1986PRODERM (Peru) 1990IAA (Peru) 1992CEDAP PAC II (Bolivia) 1995Pachamaman Urupa Qhantawi (Bolivia) SID Bolivia 1996Alto Verapaz Program (Guatemala) PLAN MERISS INKA (Peru) 1998



Roberto Haudry de Soucy, of IFAD, became co-Director of PRODERM (see above) when the first Unu Kamachiq contests were under way (Augosto 1988). Years later, and back in IFAD, he decided to start the design of an innovative project for Peru, using Pachamama Raymi. Through Carlos Gutierrez, he requests Willem van Immerzeel to prepare a first outline (pdf) of a project that would become known as “MARENASS”.

In PRODERM, the training system Pachamama Raymi was still in an experimental phase, its implementation was a bit haphazardous, and short. At the time of designing MARENASS, PAC-II, Bolivia, had the longest and most consistent experience with Pachamama Raymi. It meant that PAC-II could demonstrate that this new tool was capable of generating adoption of innovations in a very short time and by many people. The Bolivian experience could show what the new tool could do for rural development, even under the extremely demanding conditions of the cold, dry, highlands, with widespread erosion and extreme poverty.

The experience and field data generated in PAC-II were needed to be able to show what the impact of Pachamama Raymi could be in hundreds of communities. That was the scale IFAD was willing to try under similar conditions in Peru. With this in mind, Willem van Immerzeel invited the economist Hugo Wiener to evaluate (pdf) the Bolivian experience. See also the interviews (pdf).

FIDA then invited Willem van Immerzeel to prepare the Project Preparation Study and later the Feasibility Study 1(pdf) and 2 (pdf) of what was to become known as MARENASS.
The feasibility study gave the opportunity to improve an important element of the Pachamama Raymi training system: the definition of demanding, but realistic targets of contents, to serve as general orientation for the direction for the innovations to be introduced. In PRODERM, Willem had used WOFOST and it had strengthened him in the idea that computer simulations could be quite useful. This time a much better simulation could be done, required determining the route of economic and ecological recovery and sustainability, which could also express, in economic terms, what adoption of certain innovations would mean for individual families, and a region as a whole. The optimum combination of innovations could thus be determined; “optimum” in terms of economic and ecological recovery and sustainability. This optimum would later called “Framework of Contents”.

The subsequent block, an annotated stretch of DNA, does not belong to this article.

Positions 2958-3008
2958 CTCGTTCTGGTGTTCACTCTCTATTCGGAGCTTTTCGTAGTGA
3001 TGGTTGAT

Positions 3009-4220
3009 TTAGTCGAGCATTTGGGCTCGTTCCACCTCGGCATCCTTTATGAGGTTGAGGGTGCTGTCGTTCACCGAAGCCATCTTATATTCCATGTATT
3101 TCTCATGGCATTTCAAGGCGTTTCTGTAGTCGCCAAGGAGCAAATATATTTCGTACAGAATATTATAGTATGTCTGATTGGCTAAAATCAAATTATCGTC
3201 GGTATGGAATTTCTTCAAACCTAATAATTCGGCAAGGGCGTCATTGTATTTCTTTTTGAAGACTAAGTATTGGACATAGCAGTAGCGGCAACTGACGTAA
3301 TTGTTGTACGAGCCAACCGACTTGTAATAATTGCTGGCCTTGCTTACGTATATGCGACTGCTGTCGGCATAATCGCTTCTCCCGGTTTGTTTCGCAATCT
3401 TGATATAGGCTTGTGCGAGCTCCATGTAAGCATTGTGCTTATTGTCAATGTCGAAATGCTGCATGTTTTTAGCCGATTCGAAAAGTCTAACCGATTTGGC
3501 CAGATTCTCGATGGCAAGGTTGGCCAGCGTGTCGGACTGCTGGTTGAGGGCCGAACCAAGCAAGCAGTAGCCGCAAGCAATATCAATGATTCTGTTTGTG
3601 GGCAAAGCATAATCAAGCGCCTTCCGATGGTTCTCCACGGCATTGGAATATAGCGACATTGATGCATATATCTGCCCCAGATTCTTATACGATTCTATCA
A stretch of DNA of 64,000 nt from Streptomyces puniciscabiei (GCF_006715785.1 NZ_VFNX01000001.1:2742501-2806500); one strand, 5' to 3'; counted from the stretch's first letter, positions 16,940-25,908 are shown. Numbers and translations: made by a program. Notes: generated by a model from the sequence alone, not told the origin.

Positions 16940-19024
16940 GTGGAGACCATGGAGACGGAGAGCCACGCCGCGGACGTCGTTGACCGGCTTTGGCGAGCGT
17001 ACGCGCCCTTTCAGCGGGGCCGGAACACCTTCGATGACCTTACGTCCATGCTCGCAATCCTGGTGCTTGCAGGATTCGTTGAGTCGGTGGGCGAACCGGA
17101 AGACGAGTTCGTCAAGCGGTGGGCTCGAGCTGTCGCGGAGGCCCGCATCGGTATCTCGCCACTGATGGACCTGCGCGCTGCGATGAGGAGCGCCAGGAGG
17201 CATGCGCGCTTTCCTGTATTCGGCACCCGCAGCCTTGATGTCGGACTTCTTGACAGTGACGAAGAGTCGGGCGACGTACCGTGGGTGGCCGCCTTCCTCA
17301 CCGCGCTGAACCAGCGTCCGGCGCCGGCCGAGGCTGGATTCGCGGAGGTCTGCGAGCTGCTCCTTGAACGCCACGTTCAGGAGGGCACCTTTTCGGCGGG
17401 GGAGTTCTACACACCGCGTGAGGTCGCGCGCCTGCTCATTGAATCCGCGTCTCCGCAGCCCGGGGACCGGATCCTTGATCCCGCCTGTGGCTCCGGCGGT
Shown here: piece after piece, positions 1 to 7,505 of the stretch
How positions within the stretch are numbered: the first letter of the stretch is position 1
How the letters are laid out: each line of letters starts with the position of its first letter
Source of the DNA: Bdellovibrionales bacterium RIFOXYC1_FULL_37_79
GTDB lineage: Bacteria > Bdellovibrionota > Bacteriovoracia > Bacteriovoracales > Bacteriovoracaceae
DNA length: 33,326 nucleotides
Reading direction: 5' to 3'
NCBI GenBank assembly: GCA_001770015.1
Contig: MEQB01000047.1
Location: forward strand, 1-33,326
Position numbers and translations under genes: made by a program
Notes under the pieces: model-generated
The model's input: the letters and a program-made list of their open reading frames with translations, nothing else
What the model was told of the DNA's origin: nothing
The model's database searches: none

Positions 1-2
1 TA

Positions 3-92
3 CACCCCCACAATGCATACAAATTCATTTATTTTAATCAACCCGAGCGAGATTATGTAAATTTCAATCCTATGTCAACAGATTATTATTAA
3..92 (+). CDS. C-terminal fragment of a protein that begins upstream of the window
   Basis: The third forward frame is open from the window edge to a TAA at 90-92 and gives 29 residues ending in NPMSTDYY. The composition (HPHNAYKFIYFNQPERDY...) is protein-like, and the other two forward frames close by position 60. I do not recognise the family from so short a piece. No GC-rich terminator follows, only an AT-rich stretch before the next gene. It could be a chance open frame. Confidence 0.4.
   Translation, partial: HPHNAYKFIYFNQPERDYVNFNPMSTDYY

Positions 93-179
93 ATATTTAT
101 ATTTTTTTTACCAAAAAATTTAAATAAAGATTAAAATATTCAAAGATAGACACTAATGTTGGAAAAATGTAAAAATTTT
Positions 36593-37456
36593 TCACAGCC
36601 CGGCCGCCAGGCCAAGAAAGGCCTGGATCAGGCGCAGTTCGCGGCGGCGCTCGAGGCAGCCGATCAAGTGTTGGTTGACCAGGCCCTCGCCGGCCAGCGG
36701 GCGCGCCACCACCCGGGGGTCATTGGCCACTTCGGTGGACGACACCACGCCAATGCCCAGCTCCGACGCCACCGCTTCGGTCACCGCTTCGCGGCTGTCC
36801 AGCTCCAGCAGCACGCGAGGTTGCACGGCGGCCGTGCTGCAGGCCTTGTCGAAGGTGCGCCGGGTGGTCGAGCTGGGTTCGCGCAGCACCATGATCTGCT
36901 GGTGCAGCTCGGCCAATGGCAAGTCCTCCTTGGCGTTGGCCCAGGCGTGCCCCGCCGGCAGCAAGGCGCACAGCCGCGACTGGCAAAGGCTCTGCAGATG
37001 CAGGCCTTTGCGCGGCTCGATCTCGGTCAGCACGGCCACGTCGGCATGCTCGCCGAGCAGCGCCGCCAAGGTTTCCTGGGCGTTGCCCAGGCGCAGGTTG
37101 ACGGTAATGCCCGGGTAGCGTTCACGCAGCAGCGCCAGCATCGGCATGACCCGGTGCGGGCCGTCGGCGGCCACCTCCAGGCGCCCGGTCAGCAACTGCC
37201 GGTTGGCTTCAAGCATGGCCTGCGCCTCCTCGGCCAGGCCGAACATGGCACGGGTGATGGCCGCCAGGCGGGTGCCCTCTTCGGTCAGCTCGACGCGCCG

Dr. Roberto Quiroz (pdf) (International Potato Center) and the economista (pdf) Dr. Rubén Darío Estrada from CIAT (Colombia) implemented the simulations. Roberto Quiroz later described the importance of simulations for this purpose in an article for the symposium: “Facing the challenge of the Andean Zone: the role of modeling in developing sustainable management of natural resources” (1995).

The computer simulations showed that investments would be extremely profitable, quite unusual in rural development, especially in such marginal areas as the project was intended for. It’s cost/benefit ratio appeared to be so extreme that it appeared to be way beyond any reasonable range. Presenting the findings would affect the credibility of the whole feasibility study. It was thus decided to adjust, scale down, some variables, such as the percentage of people who would adopt the innovations to an extremely low level. During implementation, however, the high profitability of the project was demonstrated under “real life” conditions and amazed everyone. See also: “Rural Communities: the best investment of the State ” (pdf). See also: “The achievements of Puquio" (pdf).).